One of the most popular guessing games being played for months by real estate investors and operators has been predicting when (or if) companies will return to the office — and to what extent. New insight was provided on that front, based on a national survey that culled the thoughts of more than 350 business executives.
The survey, conducted by LaSalle Network, a staffing and recruiting firm, found that:
- 70 percent of respondents plan to phase employees back into the office
- 77 percent plan to use a hybrid model that brings employees back to the office part-time while working from home the rest of the week
- A majority do not plan to mandate employee vaccinations
What isn’t clear is whether the hybrid model will bring employees back just a day or two per week, or more often than that. Also, will all employees be brought into the office on the same days in the interest of creating camaraderie and synergy that has been lacking during the use of a completely remote workforce to help tamp down the spread of COVID-19. That strategy would nullify a company’s option of reducing its office footprint. Also questionable is whether employees will be comfortable working with colleagues who have decided not to get vaccinated. For urban employees who rely on mass transit, there is the additional question of whether they will feel safe traveling on trains, subways and buses.
LaSalle Network founder and CEO Tom Gimbel, speaking on the CNBC program Squawk Box, said: “Two of the top issues that companies are worried about is, number one, re-entry and onboarding of employees — getting them going from working in a really quiet space at home, to now being in open offices or a bullpen environment — and, number two, a lot of CEOs and heads of HR we were talking to came back and said they are worried about the conflict between management and staff over what are appropriate conditions for a return to the office. As we get to lower unemployment — and companies are hiring more now than I’ve ever seen in my 25 years — it’s an employees’ market. The concern is, will employees leave if they are asked to come in too often?”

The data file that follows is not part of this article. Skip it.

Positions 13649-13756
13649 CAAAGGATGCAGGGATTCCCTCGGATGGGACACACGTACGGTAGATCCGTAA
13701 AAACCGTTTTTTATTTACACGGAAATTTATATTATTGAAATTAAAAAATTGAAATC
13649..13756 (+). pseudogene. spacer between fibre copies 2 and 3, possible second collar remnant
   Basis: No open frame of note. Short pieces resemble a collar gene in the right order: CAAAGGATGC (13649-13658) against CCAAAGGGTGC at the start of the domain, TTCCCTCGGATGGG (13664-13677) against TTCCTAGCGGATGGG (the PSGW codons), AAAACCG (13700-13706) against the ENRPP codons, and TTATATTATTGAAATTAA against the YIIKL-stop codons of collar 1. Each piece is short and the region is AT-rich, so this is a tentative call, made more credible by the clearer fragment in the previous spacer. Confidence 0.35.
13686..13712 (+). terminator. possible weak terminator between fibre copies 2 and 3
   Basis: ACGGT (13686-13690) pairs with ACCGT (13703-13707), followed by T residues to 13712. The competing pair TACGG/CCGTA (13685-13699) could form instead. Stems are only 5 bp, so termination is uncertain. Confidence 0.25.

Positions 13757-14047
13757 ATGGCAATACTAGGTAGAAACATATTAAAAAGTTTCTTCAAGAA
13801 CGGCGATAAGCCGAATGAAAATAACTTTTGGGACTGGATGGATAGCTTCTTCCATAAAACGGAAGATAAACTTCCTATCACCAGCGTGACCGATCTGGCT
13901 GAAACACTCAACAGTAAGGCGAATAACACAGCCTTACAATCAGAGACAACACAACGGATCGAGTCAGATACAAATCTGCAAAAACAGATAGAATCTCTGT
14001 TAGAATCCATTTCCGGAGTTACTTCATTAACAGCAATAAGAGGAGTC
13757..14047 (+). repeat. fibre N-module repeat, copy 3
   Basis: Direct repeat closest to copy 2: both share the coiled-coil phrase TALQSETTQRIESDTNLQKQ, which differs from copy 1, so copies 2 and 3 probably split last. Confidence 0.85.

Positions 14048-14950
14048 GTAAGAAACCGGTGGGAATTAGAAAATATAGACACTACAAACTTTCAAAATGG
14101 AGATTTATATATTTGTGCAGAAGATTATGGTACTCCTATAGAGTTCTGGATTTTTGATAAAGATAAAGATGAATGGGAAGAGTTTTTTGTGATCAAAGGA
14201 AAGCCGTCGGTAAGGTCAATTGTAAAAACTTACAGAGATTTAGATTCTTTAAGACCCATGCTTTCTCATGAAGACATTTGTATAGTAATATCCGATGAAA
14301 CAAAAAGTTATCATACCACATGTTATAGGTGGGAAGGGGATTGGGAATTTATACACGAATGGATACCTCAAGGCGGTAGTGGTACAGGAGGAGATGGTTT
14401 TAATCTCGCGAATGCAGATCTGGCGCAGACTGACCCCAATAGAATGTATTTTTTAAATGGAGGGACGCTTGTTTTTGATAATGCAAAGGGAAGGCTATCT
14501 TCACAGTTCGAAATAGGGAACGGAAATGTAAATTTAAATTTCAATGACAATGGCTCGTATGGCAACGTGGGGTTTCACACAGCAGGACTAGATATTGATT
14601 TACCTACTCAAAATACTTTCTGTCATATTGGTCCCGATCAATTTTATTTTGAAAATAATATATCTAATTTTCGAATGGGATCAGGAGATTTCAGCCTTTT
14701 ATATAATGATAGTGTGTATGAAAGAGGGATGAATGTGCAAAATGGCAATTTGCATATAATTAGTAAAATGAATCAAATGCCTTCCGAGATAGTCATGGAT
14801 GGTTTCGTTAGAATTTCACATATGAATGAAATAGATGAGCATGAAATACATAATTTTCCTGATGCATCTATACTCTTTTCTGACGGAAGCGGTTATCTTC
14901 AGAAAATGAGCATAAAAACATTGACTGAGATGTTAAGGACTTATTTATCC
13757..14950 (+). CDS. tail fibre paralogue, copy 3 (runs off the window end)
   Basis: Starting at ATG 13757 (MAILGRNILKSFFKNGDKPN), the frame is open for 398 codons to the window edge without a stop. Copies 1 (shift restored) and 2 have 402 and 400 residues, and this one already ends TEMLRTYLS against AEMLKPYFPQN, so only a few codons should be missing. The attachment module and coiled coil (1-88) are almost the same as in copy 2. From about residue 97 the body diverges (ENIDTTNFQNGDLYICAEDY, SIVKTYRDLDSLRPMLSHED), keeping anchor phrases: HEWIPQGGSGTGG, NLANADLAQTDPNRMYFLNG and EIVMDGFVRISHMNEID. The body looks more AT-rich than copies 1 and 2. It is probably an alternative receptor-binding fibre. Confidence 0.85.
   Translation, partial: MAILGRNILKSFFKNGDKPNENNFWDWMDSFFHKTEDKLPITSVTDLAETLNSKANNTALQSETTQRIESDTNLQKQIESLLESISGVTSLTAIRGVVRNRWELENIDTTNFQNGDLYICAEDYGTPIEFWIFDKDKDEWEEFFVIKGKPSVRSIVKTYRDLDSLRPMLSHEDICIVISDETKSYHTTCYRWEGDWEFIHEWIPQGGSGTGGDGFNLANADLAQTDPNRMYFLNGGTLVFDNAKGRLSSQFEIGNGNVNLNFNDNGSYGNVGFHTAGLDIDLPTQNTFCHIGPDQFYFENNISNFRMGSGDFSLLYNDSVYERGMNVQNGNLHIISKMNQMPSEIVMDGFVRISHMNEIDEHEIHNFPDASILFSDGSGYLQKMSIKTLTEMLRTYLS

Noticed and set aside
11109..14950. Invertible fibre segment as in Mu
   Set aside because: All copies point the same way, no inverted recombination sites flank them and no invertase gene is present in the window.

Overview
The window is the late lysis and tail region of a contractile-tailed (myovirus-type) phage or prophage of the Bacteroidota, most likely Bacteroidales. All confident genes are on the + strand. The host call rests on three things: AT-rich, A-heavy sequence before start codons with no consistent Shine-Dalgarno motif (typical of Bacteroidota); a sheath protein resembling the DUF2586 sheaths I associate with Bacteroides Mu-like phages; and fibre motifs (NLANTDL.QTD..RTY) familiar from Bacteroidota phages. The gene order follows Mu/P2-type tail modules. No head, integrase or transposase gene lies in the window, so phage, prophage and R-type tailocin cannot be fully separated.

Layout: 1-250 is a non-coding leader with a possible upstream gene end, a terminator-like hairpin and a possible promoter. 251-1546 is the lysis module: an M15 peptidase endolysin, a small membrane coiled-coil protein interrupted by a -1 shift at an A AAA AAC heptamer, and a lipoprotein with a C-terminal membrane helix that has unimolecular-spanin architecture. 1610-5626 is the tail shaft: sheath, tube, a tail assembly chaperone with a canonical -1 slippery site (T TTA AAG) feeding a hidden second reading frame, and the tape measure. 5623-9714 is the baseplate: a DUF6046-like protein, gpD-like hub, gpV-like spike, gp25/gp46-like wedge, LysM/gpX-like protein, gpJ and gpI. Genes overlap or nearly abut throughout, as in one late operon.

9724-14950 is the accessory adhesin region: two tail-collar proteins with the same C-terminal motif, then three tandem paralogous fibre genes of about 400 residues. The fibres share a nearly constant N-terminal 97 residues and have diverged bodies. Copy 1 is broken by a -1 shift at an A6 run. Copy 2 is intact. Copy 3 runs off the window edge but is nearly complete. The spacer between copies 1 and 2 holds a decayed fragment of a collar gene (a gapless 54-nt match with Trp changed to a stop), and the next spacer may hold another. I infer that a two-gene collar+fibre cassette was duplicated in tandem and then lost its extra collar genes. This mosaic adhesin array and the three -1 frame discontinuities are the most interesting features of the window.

Also, with the majority of employers not requiring vaccination, those who have been vaccinated might feel put at risk by non-
vaccinated colleagues. In that regard, Gimbel says companies have been waiting for a rapid test that gives results in 15 minutes to ensure employees reporting to the office are not infected.
“I think the rapid tests are going to be the game changer,” Gimbels says, “when every company has those stacked up like tissue boxes behind the receptionist desk. Then we're in our whole new situation.”
Mike Consol (email@example.com) is editor of Real Assets Adviser. Follow him on Twitter @mikeconsol to read his latest postings.